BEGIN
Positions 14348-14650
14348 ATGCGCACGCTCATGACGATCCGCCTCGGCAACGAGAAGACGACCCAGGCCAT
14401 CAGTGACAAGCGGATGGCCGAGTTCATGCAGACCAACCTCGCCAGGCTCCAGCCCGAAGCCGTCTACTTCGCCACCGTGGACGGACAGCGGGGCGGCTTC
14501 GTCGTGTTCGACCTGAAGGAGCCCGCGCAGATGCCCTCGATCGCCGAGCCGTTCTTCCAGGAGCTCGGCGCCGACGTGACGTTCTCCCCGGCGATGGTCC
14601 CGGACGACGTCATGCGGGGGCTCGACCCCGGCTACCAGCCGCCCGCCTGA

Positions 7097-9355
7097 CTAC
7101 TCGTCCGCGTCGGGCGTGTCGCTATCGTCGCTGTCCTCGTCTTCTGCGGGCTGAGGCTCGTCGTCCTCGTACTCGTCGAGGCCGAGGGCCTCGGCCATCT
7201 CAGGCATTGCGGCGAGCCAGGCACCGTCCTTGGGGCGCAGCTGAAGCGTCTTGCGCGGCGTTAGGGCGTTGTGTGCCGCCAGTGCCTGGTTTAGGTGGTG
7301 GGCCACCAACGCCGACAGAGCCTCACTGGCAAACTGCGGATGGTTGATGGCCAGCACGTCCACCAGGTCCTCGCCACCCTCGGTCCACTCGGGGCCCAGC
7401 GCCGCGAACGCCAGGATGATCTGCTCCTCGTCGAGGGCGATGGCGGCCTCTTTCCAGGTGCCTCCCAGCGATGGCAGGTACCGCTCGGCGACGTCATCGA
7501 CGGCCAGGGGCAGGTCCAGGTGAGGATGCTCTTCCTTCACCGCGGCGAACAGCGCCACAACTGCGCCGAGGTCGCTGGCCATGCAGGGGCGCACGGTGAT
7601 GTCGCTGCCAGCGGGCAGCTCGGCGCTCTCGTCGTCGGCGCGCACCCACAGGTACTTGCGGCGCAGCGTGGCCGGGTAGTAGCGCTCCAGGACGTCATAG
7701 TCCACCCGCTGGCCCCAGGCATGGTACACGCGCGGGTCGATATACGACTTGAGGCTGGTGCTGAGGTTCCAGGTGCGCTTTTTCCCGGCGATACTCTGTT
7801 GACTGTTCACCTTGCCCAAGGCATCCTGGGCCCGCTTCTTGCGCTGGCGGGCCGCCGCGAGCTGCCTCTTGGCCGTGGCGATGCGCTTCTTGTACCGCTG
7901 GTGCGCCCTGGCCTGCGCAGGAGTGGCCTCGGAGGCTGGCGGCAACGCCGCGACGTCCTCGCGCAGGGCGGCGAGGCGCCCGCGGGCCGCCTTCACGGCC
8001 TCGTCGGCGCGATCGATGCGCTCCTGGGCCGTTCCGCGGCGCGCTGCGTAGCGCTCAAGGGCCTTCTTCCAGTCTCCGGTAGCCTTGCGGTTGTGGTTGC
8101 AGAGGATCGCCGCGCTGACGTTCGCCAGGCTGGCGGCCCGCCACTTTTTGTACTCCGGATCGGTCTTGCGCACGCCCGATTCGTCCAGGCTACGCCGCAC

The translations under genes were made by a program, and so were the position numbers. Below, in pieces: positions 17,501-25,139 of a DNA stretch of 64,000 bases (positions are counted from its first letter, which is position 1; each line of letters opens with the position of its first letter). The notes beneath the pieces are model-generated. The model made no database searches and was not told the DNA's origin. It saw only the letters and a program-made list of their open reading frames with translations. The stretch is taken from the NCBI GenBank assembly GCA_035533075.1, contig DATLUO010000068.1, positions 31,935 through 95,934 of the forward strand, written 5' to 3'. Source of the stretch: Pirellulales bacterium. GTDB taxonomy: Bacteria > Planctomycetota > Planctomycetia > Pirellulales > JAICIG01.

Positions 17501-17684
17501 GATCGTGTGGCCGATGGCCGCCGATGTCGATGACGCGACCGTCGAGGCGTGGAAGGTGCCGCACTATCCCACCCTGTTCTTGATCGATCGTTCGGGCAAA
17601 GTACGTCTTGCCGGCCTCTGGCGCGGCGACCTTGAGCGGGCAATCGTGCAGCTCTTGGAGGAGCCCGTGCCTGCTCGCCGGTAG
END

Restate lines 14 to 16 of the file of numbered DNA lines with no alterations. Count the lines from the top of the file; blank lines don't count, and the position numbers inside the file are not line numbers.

7701 TCCACCCGCTGGCCCCAGGCATGGTACACGCGCGGGTCGATATACGACTTGAGGCTGGTGCTGAGGTTCCAGGTGCGCTTTTTCCCGGCGATACTCTGTT
7801 GACTGTTCACCTTGCCCAAGGCATCCTGGGCCCGCTTCTTGCGCTGGCGGGCCGCCGCGAGCTGCCTCTTGGCCGTGGCGATGCGCTTCTTGTACCGCTG
7901 GTGCGCCCTGGCCTGCGCAGGAGTGGCCTCGGAGGCTGGCGGCAACGCCGCGACGTCCTCGCGCAGGGCGGCGAGGCGCCCGCGGGCCGCCTTCACGGCC